Tuesday, 4 November 2003

More recommended reading

Persepolis is an autobiographical graphic novel, telling the story of a rebellious teenage girl growing up during the 1979 Iranian revolution and subsequent Iran-Iraq war. Marjane Satrapi is the great-granddaughter of Ahmad Mirza, the last Persian emperor of the Qajar dynasty, who was overthrown by Reza Shah in 1925. Her parents, however, along with her uncles, were Marxist revolutionaries, who got more than they bargained for after the Shah was overthrown.

The stark black and white art is reminiscent of Maus, and, like Maus, the story alternates between comedy, such as the fourteen-year Marjane telling a “Guardian of the Revolution” that the picture on her Michael Jackson button is Malcolm X, and tragedy, such as a sequence on the propaganda told to the boys destined to die in the bloody war with Iraq.

If you’re my age, you probably don’t remember much about the Iranian revolution apart from the American hostages, and Ayatollah Khomeini’s face on the cover of Time magazine. Read Persepolis for an insider’s perspective on the making of an Islamic theocracy.

Sunday, 26 September 2004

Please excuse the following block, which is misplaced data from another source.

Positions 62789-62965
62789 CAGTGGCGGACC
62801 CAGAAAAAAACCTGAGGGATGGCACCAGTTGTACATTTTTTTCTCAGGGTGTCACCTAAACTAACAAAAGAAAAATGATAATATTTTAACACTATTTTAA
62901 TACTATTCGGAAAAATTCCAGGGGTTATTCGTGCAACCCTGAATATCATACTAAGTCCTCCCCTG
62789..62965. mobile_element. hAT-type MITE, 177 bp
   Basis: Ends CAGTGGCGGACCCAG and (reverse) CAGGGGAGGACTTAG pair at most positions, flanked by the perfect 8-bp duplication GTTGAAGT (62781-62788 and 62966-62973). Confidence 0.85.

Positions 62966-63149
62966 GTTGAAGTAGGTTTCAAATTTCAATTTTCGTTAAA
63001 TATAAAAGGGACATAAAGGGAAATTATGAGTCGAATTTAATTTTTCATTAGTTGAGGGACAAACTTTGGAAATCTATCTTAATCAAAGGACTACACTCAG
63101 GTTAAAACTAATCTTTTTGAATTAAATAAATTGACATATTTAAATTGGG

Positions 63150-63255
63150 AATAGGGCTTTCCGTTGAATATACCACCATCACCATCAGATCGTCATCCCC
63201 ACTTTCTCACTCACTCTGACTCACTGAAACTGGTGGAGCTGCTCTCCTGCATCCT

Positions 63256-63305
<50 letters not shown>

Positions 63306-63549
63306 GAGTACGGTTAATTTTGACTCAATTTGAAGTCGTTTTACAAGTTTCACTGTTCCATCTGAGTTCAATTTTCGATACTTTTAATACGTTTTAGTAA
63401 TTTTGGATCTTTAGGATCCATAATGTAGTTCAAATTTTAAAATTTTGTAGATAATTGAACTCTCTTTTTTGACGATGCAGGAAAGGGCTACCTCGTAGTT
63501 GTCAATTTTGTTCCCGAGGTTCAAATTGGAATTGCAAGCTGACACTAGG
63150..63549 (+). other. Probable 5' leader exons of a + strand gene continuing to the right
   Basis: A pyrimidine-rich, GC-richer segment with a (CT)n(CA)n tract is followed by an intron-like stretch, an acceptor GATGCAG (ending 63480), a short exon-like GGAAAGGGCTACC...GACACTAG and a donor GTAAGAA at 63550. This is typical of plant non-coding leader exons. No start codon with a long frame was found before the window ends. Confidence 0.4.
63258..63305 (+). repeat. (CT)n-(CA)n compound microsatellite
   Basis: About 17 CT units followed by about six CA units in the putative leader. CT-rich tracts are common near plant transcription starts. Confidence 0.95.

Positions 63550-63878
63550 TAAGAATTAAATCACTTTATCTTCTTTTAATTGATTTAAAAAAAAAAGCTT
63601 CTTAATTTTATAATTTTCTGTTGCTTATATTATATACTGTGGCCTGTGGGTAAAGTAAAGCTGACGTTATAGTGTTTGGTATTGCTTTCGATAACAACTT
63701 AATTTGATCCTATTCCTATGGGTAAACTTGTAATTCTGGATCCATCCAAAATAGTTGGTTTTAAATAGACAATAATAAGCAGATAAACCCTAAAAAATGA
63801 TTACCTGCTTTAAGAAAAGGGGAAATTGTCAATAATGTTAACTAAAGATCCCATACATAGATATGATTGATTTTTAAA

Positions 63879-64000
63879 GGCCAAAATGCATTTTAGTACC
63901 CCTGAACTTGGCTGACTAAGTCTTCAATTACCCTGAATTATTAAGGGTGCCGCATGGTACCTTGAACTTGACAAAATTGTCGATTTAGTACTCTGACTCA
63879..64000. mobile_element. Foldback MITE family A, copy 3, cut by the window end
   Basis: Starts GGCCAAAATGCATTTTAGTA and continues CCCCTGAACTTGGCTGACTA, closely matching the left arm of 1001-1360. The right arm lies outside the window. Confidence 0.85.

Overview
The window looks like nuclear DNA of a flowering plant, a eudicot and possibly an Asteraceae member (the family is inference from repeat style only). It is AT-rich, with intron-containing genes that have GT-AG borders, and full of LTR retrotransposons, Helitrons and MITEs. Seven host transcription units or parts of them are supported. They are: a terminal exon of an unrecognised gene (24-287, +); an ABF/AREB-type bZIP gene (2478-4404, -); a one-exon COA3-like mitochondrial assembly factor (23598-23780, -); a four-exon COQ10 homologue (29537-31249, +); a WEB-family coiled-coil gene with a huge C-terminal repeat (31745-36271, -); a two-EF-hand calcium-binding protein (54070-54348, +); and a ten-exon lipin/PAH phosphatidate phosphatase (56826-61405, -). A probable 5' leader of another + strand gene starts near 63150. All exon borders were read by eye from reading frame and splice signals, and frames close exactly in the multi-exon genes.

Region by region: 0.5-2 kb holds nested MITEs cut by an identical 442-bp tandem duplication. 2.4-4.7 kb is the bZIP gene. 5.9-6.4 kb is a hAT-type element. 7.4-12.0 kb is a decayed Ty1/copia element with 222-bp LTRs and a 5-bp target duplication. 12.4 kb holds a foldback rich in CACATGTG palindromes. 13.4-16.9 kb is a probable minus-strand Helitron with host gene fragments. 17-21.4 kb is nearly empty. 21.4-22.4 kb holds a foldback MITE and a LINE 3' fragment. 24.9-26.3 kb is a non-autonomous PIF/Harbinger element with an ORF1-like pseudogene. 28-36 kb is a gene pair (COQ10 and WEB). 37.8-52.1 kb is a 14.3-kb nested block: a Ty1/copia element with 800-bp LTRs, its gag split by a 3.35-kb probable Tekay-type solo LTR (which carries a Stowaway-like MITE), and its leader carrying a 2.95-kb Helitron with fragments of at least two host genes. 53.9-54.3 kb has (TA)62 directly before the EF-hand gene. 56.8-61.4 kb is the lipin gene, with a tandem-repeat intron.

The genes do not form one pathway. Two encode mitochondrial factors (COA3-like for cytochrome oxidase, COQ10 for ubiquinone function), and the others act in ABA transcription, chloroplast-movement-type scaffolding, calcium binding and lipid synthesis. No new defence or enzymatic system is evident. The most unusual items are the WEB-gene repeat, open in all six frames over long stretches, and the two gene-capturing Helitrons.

Persepolis 2

Back in November of last year, I reviewed Persepolis, an autobiographical comic of a young girl growing up during the Iranian revolution and the subsequent bloody war with Iraq. The story ended with Marjane Satrapi leaving to go to school in Austria.

Persepolis 2 picks up where the previous story left off, and tells the story of her four years as a student in Austria, and her return to Iran after the Iran-Iraq war is over.

Unfortunately, the Iran she returns to is not much better than the one she left. The war is no longer on, but the bearded Guardians of the Revolution are always keeping watch to protect their country from decadent Western influence.

Like the first volume, Persepolis 2 ends with Satrapi leaving Iran to live in Europe, this time for good.